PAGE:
Thomas Edison did not invent the light bulb. He did, however, patent the first commercially viable incandescent light bulb in 1880. Twenty-three different iterations of the light bulb existed prior to Edison’s, and even after filing his initial patent, Edison and his team were still working on improvements. His pre-occupation was with building a better filament, and after he and his team experimented on upwards of 6,000 plant varieties (obtained from botanist’s collections around the world), he settled on a carbonized bamboo filament that gave his bulbs up to 1,200 hours of use.

Edison didn’t stop there. He proceeded to develop a host of inventions that would make the use of light bulbs practical. He opened Pearl Street Station, the first commercial power station in the U.S., in the heart of Manhattan’s financial district. On September 4th, 1882,  he threw the switch and brought light to 25 buildings, including the offices of one of his investors, J.P. Morgan. Pearl Street Station was his proving ground that his electrical system worked and effectively launched the beginnings of New York’s electrical grid. Ever the businessman, Edison needed a way to track his customer’s energy usage and so invented an electrochemical meter which could measure electricity flow over time. All this from one light bulb.

That first ‘flip of the switch’ started a passion for lighting, and we became masters of our environment. One needs only to look around to see its impact. The way we design buildings, the way we light outdoor spaces, and our ability to be productive longer can all be credited to the invention of the commercial light bulb. But so has our demand for electricity as we illuminate the dark.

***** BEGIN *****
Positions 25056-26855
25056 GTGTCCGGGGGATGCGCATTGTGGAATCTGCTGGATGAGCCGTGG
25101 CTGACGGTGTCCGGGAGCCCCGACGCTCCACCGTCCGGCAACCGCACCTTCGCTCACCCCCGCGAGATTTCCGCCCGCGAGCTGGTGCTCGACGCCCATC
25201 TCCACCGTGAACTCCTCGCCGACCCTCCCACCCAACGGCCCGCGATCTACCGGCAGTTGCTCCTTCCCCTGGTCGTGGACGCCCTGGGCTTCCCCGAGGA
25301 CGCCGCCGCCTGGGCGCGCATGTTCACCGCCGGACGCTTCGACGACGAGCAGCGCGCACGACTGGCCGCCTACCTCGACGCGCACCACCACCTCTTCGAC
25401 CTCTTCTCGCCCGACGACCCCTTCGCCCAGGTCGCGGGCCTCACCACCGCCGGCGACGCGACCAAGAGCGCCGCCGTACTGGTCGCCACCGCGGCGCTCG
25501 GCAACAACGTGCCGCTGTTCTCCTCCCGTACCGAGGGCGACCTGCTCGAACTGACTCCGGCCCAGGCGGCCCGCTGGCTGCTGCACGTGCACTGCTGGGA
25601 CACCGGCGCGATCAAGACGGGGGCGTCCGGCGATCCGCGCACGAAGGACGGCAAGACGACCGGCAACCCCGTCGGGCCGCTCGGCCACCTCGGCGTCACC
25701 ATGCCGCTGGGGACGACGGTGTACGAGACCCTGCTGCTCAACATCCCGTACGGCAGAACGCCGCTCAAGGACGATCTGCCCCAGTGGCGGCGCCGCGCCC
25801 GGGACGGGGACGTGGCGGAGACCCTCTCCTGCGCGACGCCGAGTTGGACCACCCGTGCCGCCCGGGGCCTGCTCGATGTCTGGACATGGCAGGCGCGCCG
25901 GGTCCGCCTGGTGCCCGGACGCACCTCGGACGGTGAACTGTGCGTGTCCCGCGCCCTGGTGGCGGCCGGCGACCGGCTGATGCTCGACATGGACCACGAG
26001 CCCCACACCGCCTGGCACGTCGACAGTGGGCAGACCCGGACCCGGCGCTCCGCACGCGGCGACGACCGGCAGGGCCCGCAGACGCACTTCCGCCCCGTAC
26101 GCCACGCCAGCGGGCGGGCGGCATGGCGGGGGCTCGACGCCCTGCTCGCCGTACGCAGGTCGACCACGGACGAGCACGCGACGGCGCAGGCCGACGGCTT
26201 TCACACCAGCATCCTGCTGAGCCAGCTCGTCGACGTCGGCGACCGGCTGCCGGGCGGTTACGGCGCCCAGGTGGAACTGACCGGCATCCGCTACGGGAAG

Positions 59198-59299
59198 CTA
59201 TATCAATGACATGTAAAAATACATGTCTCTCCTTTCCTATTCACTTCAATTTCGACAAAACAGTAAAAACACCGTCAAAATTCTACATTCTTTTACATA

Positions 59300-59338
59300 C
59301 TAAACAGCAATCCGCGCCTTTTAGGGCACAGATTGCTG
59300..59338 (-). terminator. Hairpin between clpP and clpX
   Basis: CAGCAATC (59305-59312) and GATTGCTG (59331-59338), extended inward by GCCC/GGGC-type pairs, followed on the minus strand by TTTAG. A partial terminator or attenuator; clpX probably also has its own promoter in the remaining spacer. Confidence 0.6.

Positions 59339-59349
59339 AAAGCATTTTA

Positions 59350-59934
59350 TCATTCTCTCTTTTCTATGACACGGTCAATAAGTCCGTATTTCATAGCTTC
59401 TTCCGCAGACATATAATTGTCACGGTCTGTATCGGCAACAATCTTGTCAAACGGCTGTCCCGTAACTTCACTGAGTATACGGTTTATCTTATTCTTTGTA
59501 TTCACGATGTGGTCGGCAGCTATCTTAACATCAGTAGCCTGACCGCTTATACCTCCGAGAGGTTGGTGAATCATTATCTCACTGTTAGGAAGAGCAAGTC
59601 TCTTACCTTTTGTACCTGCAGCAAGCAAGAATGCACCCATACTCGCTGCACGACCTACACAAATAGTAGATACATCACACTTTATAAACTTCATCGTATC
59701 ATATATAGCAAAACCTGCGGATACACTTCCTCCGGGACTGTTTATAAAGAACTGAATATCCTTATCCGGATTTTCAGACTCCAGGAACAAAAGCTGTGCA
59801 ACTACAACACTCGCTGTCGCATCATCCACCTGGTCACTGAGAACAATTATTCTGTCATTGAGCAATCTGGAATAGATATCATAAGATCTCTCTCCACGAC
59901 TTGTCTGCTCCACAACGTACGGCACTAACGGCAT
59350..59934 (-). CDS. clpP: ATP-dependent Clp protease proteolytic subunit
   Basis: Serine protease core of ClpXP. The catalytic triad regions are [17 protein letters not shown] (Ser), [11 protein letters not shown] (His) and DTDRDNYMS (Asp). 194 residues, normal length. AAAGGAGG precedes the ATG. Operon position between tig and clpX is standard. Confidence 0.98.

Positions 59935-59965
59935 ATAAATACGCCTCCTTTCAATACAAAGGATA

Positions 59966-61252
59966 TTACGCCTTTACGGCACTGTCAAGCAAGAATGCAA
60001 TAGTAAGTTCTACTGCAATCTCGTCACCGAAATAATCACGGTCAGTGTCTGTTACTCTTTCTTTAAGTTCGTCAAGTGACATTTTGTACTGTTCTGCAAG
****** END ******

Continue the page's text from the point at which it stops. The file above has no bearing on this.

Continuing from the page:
Time and invention wait for no one, but sometimes they wait for technology and economy.

Fluorescent lighting got its start in Europe during the late 1920’s, and their development quickly sparked interest in the U.S. At the 1939 New York World’s Fair, American lighting companies showed off their longer-lasting, energy efficient fluorescent light bulbs. By the mid-1970’s, researchers were trying to improve lighting again. Sylvania engineers started working on ways to miniaturize the fluorescent lamp ballast. While they successfully patented their bulb, they couldn’t feasibly produce it. General Electric figured out how to bend fluorescent tubing to create the first compact fluorescent light (CFL), but they too shelved their design because the investment needed to build equipment capable of mass-producing these lights were too expensive. CLFs made it to market in the 80’s with an average price tag of $25. It wasn’t until the 90’s that CFLs were able to gain a foothold in the marketplace thanks to improvements in performance, efficiency, lifetime, and their price. Today CFLs cost as little as $1.75 per bulb.

Never an industry to sit idle, lighting has recently embraced Light-Emitting Diodes (LEDs). They are one of the fastest growing advancements in lighting technology and efficiency. They have also gone retro. Modern Edison bulbs were LED’s answer to vintage reproduction needs. Their unique light-emitting filaments are designed to replicate the same warmth and glow of antique bulbs, and their long, pear-shaped glass design harkens back to a time long past. This throwback look and feel has allowed many theaters to become energy efficient while maintaining a degree of authenticity in not only their architecture but also stage and prop designs. They have also been widely embraced by interior designers and retrophiles alike, proving everything old can be new again. From where he started to where we are now; lighting has come a long way so thank you Mr. Edison. And happy belated birthday.



By: K. Bailey